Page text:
Partisanship

This is part confession of what I have been guilty of in the past. I was set free from it awhile ago and I’m grateful for that. Some clarification might help for this post. It’s ok to be a member of a political party. There are good reasons to do that. The problem becomes when we so equate our identity with a political party that we forget or are blinded to who we really are. When we can’t imagine leaving our party because it is so tied to who we are, then we have a problem. And we have a serious problem in this country right now with this very thing.

Partisanship is a weird thing. It’s a part of politics, but not the whole part. And not even the most important part. The most important parts of politics are the public policy, how decisions are made, how we do things that benefit the whole. Yet partisanship ends up being the part most people think of and pay attention to when they think about politics. Why is that?

To say that politics = partisanship would be equal to saying that food = Brussel Sprouts. Yes, Brussel Sprouts are a type of food, but food goes way beyond Brussel Sprouts. Thank goodness. I think I would starve otherwise.

In our current time partisanship is at both an all time high and low. Fewer people than ever identify with a political party or are registered with a political party. And at the same time, partisan identity has become so very important for so many people – finding out someone’s political leanings leads to breaking of relationships, fights, blocking people, verbal violence, leaving churches, boycotting businesses, and more. Purity of belief has become the idol that we worship. And we suffer the consequence as a result. When correct belief or correct thought becomes more important than the inherent value of people, then it makes sense that violence and hatred and force become normalized. We have become blind to seeing the image of God in others, and even ourselves. We have shut our eyes from seeing God. We worship our golden calf and inflict our own punishment on each other. We create our own version of hell.

The idea of partisanship is “interesting” to say the least. We’re supposed to set aside our identity as Americans, fellow human beings, even our religious identification, along with other things that we identify with, and give our loyalty to something that exists for the sole purpose of winning elections for office. Do you hear that? Winning is the purpose of partisanship. When winning is the most important thing, beware. Winning at all costs is part of a creed and a doctrine. The larger creed also believes that the ends justify the means, that only the strong survive, and that might makes right.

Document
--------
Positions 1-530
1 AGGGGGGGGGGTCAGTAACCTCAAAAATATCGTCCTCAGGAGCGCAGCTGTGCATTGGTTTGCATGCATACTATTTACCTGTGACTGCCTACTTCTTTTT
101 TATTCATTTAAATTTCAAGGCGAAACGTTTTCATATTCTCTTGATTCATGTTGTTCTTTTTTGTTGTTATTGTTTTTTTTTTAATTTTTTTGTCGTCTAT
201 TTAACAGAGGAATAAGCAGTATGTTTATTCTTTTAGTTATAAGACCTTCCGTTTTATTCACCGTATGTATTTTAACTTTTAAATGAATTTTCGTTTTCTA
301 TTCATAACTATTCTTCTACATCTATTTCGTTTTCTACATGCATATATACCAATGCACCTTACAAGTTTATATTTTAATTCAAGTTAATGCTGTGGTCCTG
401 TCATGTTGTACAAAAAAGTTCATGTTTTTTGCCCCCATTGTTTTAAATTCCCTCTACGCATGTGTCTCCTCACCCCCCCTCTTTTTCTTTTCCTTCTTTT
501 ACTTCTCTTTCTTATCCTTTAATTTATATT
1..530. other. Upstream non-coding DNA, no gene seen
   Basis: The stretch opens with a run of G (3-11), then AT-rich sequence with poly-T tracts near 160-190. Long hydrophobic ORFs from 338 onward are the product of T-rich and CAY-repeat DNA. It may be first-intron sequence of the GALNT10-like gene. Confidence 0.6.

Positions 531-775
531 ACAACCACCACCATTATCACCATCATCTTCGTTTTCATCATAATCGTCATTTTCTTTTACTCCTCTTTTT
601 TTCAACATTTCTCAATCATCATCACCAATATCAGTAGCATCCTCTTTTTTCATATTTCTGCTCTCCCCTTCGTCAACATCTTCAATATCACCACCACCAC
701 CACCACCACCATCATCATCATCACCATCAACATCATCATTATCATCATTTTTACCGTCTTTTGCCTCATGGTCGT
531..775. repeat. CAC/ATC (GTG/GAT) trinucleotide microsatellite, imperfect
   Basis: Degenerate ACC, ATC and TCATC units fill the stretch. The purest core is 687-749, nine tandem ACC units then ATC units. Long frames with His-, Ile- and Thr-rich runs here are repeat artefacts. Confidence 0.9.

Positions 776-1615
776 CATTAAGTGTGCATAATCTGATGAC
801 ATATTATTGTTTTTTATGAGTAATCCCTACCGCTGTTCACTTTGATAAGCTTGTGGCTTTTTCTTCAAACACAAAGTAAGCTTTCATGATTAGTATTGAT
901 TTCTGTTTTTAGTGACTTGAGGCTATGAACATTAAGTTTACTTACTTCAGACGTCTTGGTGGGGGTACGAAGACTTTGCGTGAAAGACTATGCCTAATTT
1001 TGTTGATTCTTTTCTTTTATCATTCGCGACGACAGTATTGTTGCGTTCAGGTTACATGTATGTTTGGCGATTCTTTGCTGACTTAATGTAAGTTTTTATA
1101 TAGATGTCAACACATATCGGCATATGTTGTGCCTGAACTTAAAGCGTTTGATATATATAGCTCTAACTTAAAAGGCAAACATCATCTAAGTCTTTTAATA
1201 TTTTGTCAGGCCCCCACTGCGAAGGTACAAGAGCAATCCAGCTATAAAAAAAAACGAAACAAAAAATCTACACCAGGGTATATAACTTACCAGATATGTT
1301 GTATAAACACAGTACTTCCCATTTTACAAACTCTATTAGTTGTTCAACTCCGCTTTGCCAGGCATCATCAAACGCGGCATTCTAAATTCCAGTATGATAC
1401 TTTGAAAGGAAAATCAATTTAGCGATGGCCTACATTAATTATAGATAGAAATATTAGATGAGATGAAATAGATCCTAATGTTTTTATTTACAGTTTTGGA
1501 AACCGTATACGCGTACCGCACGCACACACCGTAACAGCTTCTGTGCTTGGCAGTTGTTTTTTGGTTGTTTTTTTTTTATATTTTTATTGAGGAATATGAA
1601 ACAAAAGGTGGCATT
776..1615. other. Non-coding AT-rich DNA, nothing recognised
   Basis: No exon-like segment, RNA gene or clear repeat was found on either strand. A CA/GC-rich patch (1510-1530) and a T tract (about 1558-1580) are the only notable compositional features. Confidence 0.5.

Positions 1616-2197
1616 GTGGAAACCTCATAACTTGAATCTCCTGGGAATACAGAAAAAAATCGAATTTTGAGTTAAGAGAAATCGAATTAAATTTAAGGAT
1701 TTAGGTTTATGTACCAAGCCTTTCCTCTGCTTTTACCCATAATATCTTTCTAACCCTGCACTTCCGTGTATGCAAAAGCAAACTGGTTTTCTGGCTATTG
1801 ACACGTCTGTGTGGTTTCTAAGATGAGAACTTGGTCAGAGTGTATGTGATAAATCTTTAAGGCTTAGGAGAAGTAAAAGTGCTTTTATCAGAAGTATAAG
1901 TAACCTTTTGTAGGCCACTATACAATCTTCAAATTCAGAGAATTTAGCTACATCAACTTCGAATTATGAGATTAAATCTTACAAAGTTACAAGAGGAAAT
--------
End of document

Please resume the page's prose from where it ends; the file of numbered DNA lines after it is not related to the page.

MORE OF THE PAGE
The parties do not offer the public any services, goods, or anything that could be considered a public benefit. They literally exist in order to get their candidates elected to office, to raise money for the party and its candidates, and to try to convince people to vote for their candidates. They are experts at scapegoating and creating enemies to fight against. They are well experienced at ways of getting irrational responses to most anything. They are very good at getting people to part with their money for the stated purpose of offering a form of salvation to the members.

Granted, parties often try to present policy proposals and if they are really good, a vision for the future, but those things are rare in recent years. The parties seem too busy attacking people and figures in the other party. Too busy creating us vs. them scenarios. Too busy making purity tests that people have to pass. To busy following conspiracy theories that change in a whim and are devoid of reality or sanity.

Why we willingly attach ourselves to something that will not last, have been replaced in the past, and doesn’t care about its members beyond getting their vote or or their money seems rather mind boggling to me. Is our value so cheap that we not only give our loyalty to a political party for free, but we also willingly pay money and attention to them, parrot their rhetoric, and promote their ever shifting arguments sacrificing the people we always claimed to love and care about in the process. And for what? A political victory that we will only experience vicariously through some elected official who doesn’t know you or care about you beyond how you help them gain power?

No political party will be there at your funeral, mourning your death, comforting you loved ones. No political party will be there at important life moments. No political party will be there when you are in most need. No political party will be there for you when you are hungry, or alone, or a stranger, or sick, or in bondage. No political party will save you. They won’t even try. Because you’re just not that important to them – beyond your vote or your money. Political parties don’t see humans or the image of God in people. They see donors and potential voters – determining how many are us and how many are them.

Is it really worth it?

Add a Comment

Your email address will not be published.